A few weeks ago, we looked at this data in tables. Now we’re going to see it displayed a little differently…in map form.
We’ll look at average teacher experience and median teacher experience by district.
Yes, the average is the same as the “mean”, but saying “mean teacher experience” had an unpleasant ring to it.
What’s the difference between average and median?
Averages can be skewed if you have a teacher with many years experience in a small district. It can be valuable measure in a district with many teachers, but it’s still a good idea to look at the median.
The median is simply the middle of all of the values if you line them up from smallest to largest (or largest to smallest).
Here’s the average teacher experience by district. Zoom in to view the smaller districts. Click on a district to view the number of teachers and both the average and the median for the district.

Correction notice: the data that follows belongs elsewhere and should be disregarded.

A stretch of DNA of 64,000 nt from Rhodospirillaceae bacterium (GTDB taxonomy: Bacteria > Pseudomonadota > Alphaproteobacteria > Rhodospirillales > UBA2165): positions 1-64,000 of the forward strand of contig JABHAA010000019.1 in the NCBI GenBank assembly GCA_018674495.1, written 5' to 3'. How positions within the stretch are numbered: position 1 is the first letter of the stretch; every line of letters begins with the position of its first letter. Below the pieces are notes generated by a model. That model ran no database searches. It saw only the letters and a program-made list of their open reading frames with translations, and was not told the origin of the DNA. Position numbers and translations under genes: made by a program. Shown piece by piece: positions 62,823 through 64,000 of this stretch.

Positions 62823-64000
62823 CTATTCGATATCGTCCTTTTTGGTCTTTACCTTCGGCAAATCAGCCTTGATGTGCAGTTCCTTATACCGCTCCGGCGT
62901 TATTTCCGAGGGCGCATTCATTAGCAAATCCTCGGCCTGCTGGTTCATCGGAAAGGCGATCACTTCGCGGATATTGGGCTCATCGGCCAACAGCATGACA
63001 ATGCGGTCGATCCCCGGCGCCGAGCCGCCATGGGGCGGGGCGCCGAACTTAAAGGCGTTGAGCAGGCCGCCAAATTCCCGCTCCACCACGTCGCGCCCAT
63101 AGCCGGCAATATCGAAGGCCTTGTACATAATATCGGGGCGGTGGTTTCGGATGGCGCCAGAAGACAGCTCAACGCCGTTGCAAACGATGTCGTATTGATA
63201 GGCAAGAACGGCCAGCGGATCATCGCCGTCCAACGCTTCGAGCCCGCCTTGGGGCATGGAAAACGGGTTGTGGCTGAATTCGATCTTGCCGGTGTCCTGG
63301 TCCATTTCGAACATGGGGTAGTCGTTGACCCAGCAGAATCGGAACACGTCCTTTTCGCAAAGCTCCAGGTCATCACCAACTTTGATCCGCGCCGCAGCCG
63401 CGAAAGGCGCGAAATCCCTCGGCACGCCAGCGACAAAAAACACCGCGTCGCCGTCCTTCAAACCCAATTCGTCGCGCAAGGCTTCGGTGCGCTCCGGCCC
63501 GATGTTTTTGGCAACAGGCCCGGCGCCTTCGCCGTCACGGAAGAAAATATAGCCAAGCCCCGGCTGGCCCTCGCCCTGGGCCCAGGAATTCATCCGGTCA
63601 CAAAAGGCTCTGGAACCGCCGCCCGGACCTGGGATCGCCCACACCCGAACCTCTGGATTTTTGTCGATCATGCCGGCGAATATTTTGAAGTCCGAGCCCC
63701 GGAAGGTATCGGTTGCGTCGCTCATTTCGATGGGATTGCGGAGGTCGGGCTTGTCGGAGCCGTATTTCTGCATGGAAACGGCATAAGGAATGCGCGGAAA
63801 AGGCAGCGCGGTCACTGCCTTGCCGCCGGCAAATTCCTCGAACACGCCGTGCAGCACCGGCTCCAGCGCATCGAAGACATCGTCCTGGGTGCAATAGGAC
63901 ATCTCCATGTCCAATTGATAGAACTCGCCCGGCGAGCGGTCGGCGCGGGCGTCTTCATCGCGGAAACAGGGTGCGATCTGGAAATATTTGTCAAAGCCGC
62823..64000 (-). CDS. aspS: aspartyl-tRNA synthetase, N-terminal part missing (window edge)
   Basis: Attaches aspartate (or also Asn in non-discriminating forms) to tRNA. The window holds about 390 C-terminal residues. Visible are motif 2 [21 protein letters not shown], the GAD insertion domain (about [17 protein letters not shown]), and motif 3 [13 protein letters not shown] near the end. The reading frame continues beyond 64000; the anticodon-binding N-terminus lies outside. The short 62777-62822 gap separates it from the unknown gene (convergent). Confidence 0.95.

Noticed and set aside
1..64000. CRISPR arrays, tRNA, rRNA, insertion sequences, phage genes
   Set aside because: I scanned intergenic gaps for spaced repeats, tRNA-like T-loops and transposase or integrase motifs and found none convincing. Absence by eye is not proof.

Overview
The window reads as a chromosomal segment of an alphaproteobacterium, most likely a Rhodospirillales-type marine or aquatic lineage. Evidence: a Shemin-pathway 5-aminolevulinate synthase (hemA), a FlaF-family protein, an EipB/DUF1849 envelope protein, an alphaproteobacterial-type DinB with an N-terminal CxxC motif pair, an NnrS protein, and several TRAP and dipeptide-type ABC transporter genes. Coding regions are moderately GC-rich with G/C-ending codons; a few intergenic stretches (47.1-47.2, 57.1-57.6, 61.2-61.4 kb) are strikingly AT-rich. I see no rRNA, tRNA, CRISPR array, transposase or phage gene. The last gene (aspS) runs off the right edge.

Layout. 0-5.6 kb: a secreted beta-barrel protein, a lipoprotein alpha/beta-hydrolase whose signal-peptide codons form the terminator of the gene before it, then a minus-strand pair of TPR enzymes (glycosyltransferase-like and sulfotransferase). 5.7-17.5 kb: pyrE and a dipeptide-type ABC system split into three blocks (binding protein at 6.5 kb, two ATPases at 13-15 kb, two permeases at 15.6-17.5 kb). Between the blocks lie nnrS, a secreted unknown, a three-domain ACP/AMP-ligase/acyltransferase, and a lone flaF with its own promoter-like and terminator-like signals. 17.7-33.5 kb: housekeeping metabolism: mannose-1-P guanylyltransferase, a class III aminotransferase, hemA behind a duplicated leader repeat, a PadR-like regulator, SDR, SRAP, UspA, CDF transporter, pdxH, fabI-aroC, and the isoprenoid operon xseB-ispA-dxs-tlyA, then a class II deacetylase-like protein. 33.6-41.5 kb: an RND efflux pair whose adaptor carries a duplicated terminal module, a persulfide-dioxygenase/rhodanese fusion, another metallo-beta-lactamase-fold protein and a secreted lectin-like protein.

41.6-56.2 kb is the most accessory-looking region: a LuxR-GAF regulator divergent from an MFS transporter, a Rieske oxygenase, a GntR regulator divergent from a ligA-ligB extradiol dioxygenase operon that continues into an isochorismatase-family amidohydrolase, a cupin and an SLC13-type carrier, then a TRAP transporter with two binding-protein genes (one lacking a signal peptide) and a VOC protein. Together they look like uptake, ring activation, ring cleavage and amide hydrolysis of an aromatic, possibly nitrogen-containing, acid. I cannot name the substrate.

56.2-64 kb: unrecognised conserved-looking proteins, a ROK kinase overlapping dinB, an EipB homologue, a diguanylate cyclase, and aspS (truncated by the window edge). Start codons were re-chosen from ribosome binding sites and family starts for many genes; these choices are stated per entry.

Here’s the median teacher experience by district. Again, zoom in to view the smaller districts. Click on a district to view the number of teachers and both the average and the median for the district.
What do you see? What do these numbers mean to you?
The source for these maps was Local Education Agency Personnel System (LEAPS) data for October 2014, provided by the Alabama State Department of Education.
The Atlantic published this article just yesterday taking a look at the importance of teacher retention.
Here’s the Alliance for Excellent Education’s 2014 study that examined the types of supports that new teachers need.
While we’re at it, take a look at the October 2014 PDK/Gallup Poll of the Public’s Attitudes Toward Public Schools, which gives a breakdown of how each group (Republicans, Democrats, Independents, and Public School Parents) responded to each question. Many of the questions are related to teachers.
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Also, the notice for this, uh, notice, didn’t go out as planned: Education Matters: Let’s Meetup! If you are anywhere near the Hoover Public Library on Sunday, June 28th at 2:30 p.m., please join me and others who believe that Education Matters.